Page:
- Using extreme words like “always,” “never,” and “obviously”
- Solution: Review written statements and audio recordings by yourself, your leadership team, and staff to see if you use these “extreme” terms.
- Language that is overly aggressive and intimidating
- Solution: As above, review written, audio, and video recordings of yourself to identify any actions that could be perceived as intimidating.
- If you’re feeling brave: Ask current and former staff and customers for feedback on how you come across (which I call Reverse Interviews).
Read more: What Happens When We Avoid Pain in Decision-Making? and What Happened When I Became an “Employee For a Day”
How to Actively Reduce Bias
So what can we do to avoid implicit bias from happening in a company?
I believe it starts with Awareness. As leaders, we see the world in a specific way. But our underlying beliefs and preferences can sometimes cause us to select, prefer, or otherwise favor certain things—behaviors, interests, personality types.
Awareness of Bias is one of the sections in the Top 10 Best Practices for Strategic Management. It includes 3 components: Participatory Strategic Planning, a Culture of Empathy, and Meaningful Vision, Mission, & Values.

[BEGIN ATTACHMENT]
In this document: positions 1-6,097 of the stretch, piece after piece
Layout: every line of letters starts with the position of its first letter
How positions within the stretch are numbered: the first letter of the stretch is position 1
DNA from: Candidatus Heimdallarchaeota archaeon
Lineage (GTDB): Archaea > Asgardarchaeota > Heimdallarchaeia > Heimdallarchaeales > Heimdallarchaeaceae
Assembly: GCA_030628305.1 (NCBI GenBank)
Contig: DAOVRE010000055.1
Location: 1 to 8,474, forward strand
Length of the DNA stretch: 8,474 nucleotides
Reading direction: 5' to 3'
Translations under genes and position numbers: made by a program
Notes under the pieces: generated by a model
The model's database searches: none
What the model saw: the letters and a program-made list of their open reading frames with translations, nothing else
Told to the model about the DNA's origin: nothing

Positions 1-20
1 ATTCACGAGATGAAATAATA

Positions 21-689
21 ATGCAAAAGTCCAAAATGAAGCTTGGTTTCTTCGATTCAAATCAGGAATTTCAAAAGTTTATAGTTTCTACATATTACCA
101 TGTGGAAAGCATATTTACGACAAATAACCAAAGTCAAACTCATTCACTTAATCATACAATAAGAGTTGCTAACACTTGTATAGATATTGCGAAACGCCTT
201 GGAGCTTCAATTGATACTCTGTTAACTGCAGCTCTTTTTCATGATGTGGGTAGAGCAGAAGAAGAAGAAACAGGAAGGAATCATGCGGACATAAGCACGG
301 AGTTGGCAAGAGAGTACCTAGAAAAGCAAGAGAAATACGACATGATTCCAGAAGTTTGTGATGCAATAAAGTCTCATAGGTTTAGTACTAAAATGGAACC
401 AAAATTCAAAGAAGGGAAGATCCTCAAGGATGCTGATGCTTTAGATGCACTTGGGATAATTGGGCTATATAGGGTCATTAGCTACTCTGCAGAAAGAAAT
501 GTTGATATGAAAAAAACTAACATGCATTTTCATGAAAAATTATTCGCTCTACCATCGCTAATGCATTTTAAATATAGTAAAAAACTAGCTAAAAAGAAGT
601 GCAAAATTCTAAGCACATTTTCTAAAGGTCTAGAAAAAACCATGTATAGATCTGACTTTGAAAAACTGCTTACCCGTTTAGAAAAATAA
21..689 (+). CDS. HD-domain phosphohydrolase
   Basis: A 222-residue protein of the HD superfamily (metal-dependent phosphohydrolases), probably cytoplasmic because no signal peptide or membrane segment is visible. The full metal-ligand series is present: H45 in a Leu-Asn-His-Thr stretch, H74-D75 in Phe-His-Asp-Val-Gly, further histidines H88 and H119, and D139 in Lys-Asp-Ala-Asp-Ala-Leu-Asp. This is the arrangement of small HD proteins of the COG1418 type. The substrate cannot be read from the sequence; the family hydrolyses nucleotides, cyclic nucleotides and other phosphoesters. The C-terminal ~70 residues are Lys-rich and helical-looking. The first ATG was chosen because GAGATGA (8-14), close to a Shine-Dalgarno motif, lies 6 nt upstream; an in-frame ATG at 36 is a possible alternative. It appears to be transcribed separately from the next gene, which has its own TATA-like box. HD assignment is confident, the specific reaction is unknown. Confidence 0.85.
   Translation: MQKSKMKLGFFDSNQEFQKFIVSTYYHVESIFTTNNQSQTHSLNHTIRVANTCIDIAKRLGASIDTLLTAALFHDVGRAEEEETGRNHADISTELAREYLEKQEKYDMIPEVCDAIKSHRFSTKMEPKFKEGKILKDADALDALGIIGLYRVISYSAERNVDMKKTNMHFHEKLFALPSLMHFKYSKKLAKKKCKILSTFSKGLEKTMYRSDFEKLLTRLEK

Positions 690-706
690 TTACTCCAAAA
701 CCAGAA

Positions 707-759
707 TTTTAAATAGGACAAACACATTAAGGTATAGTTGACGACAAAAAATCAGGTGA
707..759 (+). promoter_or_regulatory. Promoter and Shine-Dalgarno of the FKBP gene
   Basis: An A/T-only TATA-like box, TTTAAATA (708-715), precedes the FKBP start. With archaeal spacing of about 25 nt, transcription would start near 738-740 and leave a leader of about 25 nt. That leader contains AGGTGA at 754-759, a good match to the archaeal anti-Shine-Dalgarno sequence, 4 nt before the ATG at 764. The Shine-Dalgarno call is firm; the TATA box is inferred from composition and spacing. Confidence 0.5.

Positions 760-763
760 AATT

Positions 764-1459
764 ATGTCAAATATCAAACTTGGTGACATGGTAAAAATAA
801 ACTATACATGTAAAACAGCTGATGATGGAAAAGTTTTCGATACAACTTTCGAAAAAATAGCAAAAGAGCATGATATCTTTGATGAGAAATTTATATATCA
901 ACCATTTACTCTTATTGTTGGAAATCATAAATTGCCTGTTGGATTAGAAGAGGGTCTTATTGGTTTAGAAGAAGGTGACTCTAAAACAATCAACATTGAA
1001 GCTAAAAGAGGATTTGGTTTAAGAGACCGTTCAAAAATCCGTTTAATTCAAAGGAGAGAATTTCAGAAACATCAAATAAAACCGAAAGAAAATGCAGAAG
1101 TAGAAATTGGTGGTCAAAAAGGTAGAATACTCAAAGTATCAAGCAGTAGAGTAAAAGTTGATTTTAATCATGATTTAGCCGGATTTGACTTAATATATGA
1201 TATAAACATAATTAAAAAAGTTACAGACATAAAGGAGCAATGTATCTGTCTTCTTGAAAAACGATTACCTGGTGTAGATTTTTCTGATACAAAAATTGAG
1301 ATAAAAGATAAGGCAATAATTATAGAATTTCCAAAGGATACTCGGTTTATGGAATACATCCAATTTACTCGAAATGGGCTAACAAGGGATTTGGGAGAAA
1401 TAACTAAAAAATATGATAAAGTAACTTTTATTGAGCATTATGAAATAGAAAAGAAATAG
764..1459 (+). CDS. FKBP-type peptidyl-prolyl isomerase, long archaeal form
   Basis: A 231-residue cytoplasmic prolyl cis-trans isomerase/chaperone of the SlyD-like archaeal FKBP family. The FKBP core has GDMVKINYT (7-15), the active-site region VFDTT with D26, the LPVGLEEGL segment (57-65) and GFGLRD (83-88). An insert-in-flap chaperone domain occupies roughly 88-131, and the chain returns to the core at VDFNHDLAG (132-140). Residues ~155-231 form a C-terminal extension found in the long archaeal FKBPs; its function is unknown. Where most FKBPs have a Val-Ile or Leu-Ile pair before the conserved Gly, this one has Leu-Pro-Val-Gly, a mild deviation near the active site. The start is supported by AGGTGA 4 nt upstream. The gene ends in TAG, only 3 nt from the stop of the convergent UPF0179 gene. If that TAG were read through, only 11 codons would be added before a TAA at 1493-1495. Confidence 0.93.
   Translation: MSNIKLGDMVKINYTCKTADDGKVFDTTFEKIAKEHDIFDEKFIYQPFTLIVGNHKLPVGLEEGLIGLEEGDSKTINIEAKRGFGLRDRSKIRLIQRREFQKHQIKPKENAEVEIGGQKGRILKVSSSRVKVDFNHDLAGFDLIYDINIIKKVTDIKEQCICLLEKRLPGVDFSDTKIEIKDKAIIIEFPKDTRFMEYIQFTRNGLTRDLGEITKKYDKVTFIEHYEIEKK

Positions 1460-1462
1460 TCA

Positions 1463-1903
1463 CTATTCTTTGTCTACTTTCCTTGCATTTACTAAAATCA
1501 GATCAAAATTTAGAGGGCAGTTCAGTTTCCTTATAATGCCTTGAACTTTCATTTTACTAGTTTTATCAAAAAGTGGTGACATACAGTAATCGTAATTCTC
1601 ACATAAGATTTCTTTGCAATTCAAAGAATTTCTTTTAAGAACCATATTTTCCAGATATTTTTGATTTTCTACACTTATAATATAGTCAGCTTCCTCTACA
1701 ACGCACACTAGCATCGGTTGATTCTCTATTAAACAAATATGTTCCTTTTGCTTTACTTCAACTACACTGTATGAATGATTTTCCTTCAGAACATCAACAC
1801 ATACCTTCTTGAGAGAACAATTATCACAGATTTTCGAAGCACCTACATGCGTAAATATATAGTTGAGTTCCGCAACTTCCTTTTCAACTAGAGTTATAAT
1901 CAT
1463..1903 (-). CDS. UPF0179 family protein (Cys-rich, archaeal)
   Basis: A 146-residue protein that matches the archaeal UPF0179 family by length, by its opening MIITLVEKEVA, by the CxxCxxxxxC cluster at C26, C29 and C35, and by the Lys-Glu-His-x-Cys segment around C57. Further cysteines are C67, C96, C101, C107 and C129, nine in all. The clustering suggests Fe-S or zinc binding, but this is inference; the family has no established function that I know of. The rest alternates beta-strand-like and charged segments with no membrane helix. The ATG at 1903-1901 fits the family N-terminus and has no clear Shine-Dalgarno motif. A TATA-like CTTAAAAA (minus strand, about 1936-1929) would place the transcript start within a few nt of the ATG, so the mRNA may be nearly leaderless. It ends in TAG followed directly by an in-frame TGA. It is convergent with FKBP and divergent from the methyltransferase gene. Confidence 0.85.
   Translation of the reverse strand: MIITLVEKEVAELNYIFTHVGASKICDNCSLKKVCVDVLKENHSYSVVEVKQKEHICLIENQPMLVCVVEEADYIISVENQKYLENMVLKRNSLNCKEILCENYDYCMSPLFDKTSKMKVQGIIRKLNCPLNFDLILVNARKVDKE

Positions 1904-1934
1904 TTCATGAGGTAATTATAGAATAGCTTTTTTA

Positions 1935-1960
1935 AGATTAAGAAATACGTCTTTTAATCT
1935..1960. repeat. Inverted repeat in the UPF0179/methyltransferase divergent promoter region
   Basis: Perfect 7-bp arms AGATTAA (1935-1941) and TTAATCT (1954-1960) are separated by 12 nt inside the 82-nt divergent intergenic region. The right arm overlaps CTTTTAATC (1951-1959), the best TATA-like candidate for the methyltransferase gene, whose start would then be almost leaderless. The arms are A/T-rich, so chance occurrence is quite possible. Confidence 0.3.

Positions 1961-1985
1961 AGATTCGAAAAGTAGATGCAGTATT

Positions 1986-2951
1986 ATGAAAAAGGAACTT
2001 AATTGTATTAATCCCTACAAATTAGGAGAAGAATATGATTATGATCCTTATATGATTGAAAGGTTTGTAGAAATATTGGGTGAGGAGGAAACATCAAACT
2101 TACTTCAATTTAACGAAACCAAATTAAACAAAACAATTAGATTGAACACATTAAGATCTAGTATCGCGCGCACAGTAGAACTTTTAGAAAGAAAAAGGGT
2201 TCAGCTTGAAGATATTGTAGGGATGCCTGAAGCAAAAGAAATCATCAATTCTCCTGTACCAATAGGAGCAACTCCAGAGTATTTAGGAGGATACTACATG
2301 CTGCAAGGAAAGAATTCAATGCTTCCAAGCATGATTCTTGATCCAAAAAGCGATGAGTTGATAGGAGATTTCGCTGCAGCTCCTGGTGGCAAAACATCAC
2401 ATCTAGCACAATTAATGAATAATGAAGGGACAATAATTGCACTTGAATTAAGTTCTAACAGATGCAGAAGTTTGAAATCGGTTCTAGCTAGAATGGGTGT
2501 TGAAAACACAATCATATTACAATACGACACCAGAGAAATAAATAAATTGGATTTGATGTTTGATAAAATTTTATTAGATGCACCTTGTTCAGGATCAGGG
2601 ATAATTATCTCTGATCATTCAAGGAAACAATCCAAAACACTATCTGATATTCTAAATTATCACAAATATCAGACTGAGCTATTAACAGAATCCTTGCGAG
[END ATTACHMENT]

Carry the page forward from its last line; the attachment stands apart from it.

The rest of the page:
1. Participatory Strategic Planning
Planning for the future is a critical part of every organization. In my discussions with executive leaders, I find that sometimes they consider strategic planning to be a “high-level concept” that only those at the top of an organization are qualified to do.
I disagree with this.
I think the strategic planning process works best when every single stakeholder (employees, managers, customers, community members) is invited to join.
Organization whose leaders restrict strategic planning to just the upper tier typically experience a similarly restrictive attitude toward open-minded thinking and innovation. Conversely, when a company is open to difficult discussions—about race, gender, sexual identity, appearance, and other hot-button issues—they tend to create a diverse and innovative culture.
The Starbucks Corporation is doing their best to provide extensive training to all United States-based personnel, which I think is a wonderful step. I hope they also encourage input from both employees and customers about how to better manage potentially explosive situations in the future.
Read more: The Ultimate Strategic Planning Framework Tool: A Detailed Review
2. Culture of Empathy